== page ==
Mining Publication: Technology News 565: Keeping Cool: Training to Reduce Heat Stress Incidents in Mines

Keywords: Heat stress

Original creation date: August 2023

Authors: B Connor

Technology News - August 2023

Pittsburgh, PA: U.S. Department of Health and Human Services, Public Health Service, Centers for Disease Control and Prevention, National Institute for Occupational Safety and Health, DHHS (NIOSH) Publication No. 2023-138 (TN 565), 2023 Aug;


Keeping Cool is an instructor-led training module to reduce heat-related illnesses in miners. It is now available from the National Institute for Occupational Safety and Health (NIOSH). Safety trainers can use the module to guide discussions on (1) what on- and off-shift behaviors increase heat stress risk, (2) how to recognize the signs of heat stress in oneself and one’s coworkers, and (3) what first aid actions to take when someone has a heat-related illness. The module also includes a simple explanation of how heat affects the body, a short video testimonial to motivate action, an instructor’s guide, and fact sheets that managers can make available as on-demand job aids.


Home screen for Keeping Cool Training.

Figure 1: Keeping Cool home screen showing links to two activity modules, two informational modules, and the instructor's guide 

Miners working in hot environments—whether inside, outside, or deep underground—are at risk of illness and even death due to heat stress. Heat can affect workers differently and can even affect the same worker differently on different days [NIOSH 2018]. This could cause miners to misjudge the risk to themselves or their coworkers and fail to take suitable precautions or first aid actions. Miners need to recognize what actions and conditions put them at greater risk, what steps they can take to reduce their risk, and how to read and respond to the signs of heat stress in themselves or a coworker. Lectures are a common training choice, but they aren’t the best way to develop and practice skills [Clark 2015; Moore 2017]. Training with activities that engage learners leads to better learning outcomes and better transfer of learning into action [Ambrose et al. 2010; Dirksen 2016]. This is the approach taken by Keeping Cool.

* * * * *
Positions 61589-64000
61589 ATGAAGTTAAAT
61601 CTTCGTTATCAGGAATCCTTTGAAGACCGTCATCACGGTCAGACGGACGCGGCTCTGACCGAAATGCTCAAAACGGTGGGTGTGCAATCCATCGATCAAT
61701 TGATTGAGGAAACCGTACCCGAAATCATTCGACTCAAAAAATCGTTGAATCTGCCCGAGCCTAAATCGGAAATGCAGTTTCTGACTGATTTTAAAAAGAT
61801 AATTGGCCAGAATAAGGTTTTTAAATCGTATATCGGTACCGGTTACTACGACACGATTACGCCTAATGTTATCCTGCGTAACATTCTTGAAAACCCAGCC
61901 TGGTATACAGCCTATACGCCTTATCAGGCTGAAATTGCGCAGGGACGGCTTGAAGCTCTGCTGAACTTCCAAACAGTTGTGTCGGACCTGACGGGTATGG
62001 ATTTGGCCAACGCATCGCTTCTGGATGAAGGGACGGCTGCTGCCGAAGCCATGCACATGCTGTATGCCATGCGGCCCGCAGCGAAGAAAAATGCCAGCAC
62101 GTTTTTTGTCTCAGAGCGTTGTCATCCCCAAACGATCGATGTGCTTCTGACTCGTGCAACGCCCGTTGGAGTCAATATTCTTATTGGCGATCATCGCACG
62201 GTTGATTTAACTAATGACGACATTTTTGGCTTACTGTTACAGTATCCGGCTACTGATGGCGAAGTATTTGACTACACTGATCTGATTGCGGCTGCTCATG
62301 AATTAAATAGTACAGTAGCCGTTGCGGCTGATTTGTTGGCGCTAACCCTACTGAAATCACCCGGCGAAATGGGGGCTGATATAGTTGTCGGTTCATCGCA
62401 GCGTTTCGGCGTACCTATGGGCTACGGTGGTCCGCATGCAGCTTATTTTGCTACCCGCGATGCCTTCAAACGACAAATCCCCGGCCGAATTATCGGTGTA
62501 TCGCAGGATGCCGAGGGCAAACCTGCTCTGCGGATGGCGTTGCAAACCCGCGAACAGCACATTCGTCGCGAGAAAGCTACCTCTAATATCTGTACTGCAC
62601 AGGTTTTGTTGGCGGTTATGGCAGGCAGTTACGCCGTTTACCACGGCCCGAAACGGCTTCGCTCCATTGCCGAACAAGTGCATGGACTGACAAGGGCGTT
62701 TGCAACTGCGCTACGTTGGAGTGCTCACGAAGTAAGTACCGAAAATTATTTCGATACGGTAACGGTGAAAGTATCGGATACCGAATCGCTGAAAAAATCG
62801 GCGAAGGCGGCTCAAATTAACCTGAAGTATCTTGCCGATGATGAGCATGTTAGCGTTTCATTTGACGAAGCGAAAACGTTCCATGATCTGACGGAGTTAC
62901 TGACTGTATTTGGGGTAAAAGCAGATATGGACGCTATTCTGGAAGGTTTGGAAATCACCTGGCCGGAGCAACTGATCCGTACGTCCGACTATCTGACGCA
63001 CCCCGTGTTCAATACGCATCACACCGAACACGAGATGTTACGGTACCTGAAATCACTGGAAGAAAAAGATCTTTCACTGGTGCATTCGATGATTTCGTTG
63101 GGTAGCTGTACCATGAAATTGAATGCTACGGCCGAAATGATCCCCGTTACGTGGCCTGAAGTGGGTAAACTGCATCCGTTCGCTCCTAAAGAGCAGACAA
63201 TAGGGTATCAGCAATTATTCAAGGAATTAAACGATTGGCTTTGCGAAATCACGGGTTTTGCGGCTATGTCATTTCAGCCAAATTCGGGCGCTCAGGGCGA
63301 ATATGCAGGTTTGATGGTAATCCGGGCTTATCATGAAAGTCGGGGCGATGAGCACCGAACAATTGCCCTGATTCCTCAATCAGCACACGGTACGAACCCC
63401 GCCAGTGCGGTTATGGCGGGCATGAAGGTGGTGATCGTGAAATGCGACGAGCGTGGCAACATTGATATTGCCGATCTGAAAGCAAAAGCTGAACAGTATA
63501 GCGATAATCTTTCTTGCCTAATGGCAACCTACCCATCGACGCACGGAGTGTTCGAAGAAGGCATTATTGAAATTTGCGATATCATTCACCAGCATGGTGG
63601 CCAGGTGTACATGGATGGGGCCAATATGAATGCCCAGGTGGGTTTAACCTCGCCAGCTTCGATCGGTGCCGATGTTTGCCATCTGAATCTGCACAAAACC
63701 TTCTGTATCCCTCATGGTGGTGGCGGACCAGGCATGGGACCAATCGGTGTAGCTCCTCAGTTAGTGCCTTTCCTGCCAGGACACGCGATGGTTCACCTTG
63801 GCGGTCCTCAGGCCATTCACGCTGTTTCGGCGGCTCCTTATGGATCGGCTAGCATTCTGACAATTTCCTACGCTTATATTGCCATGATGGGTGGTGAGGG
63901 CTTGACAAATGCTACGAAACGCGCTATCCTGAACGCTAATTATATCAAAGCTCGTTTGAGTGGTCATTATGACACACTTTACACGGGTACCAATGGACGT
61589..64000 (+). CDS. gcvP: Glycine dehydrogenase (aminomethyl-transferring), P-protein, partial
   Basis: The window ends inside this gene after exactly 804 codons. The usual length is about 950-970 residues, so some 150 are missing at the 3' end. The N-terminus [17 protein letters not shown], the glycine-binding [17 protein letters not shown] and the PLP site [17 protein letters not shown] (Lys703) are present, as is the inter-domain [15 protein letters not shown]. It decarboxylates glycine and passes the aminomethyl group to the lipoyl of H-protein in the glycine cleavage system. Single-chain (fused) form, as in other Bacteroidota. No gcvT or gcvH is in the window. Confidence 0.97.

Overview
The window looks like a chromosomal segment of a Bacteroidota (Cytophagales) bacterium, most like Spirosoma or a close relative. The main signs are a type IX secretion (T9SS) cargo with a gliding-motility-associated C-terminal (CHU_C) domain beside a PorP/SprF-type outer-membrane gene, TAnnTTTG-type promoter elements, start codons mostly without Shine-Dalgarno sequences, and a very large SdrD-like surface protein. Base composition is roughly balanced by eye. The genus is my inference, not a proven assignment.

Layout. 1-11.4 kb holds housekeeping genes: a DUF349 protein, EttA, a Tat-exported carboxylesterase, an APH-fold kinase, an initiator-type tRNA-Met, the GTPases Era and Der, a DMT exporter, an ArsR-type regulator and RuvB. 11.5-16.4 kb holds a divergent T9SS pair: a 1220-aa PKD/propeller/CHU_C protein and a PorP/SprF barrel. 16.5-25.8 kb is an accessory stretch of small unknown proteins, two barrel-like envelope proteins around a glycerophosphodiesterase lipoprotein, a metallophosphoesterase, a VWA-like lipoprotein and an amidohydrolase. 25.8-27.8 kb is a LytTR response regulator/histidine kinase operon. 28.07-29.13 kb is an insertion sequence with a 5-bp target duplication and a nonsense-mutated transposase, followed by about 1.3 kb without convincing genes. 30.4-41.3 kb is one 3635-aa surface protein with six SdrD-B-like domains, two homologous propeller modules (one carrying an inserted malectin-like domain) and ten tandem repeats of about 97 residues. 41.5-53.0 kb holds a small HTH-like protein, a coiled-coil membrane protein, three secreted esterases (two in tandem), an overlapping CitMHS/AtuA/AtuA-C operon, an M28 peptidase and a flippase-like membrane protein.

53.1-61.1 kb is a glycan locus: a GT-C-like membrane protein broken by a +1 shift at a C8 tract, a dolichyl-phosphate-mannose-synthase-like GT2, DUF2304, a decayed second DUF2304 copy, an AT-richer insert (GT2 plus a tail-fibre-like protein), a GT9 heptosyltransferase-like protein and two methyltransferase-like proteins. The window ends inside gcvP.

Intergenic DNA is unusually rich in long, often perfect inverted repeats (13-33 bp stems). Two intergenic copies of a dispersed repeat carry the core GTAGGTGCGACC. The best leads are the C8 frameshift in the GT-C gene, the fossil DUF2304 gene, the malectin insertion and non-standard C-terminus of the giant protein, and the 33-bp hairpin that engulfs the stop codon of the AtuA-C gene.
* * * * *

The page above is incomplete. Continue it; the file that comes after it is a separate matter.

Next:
Keeping Cool is designed to help mines reduce the number and severity of heat stress incidents. The module’s learning activities allow miners to practice assessing risk factors and identifying the appropriate response to heat stress in themselves or a coworker.

Developing the Keeping Cool Training Module

Screen from Activity 1 showing a worker named Bert and details relevant to his heat stress risk, such as age, mining experience, work environment, and behaviors.

Figure 2: Sample risk assessment from Activity 1 

NIOSH developed Keeping Cool in response to safety managers’ concerns about heat stress incidents in deep metal mines. However, Keeping Cool can be applied to any mining environment.

NIOSH followed current research-based guidelines to design the learning activities [Ambrose et al. 2010; Clark 2015; Dirksen 2016; Moore 2017]. That research emphasizes (1) designing for behavior goals; (2) distinguishing what trainees must know from what they can look up later; (3) having learners apply what they know to solve realistic problems; (4) structuring activities so learners don’t have to wade through explanations they don’t need, but do have the opportunity to pull in extra information when they wish; and (5) guiding learners as they apply knowledge to new situations. NIOSH conducted field tests of the materials with miners working in underground metal mines and with miners working in surface stone and gravel mines. NIOSH then made refinements based on miner feedback.